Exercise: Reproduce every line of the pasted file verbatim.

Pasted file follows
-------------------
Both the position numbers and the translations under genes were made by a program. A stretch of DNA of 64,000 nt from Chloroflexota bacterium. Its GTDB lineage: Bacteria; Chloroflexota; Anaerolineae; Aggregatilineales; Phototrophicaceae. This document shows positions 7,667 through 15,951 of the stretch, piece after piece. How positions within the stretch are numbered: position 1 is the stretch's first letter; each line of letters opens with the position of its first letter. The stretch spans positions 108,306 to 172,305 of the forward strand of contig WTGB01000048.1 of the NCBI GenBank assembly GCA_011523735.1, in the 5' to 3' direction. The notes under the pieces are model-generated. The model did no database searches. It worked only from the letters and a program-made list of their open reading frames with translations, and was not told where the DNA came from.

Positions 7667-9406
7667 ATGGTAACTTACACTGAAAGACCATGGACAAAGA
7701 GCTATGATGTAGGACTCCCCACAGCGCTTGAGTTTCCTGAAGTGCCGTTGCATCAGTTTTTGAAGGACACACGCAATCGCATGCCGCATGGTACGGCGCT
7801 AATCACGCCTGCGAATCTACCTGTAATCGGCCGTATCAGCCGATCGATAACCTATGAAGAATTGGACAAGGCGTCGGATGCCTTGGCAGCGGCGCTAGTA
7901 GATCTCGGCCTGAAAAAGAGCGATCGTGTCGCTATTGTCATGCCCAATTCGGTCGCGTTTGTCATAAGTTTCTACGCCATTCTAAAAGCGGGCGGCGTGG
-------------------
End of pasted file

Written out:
Both the position numbers and the translations under genes were made by a program. A stretch of DNA of 64,000 nt from Chloroflexota bacterium. Its GTDB lineage: Bacteria; Chloroflexota; Anaerolineae; Aggregatilineales; Phototrophicaceae. This document shows positions 7,667 through 15,951 of the stretch, piece after piece. How positions within the stretch are numbered: position 1 is the stretch's first letter; each line of letters opens with the position of its first letter. The stretch spans positions 108,306 to 172,305 of the forward strand of contig WTGB01000048.1 of the NCBI GenBank assembly GCA_011523735.1, in the 5' to 3' direction. The notes under the pieces are model-generated. The model did no database searches. It worked only from the letters and a program-made list of their open reading frames with translations, and was not told where the DNA came from.

Positions 7667-9406
7667 ATGGTAACTTACACTGAAAGACCATGGACAAAGA
7701 GCTATGATGTAGGACTCCCCACAGCGCTTGAGTTTCCTGAAGTGCCGTTGCATCAGTTTTTGAAGGACACACGCAATCGCATGCCGCATGGTACGGCGCT
7801 AATCACGCCTGCGAATCTACCTGTAATCGGCCGTATCAGCCGATCGATAACCTATGAAGAATTGGACAAGGCGTCGGATGCCTTGGCAGCGGCGCTAGTA
7901 GATCTCGGCCTGAAAAAGAGCGATCGTGTCGCTATTGTCATGCCCAATTCGGTCGCGTTTGTCATAAGTTTCTACGCCATTCTAAAAGCGGGCGGCGTGG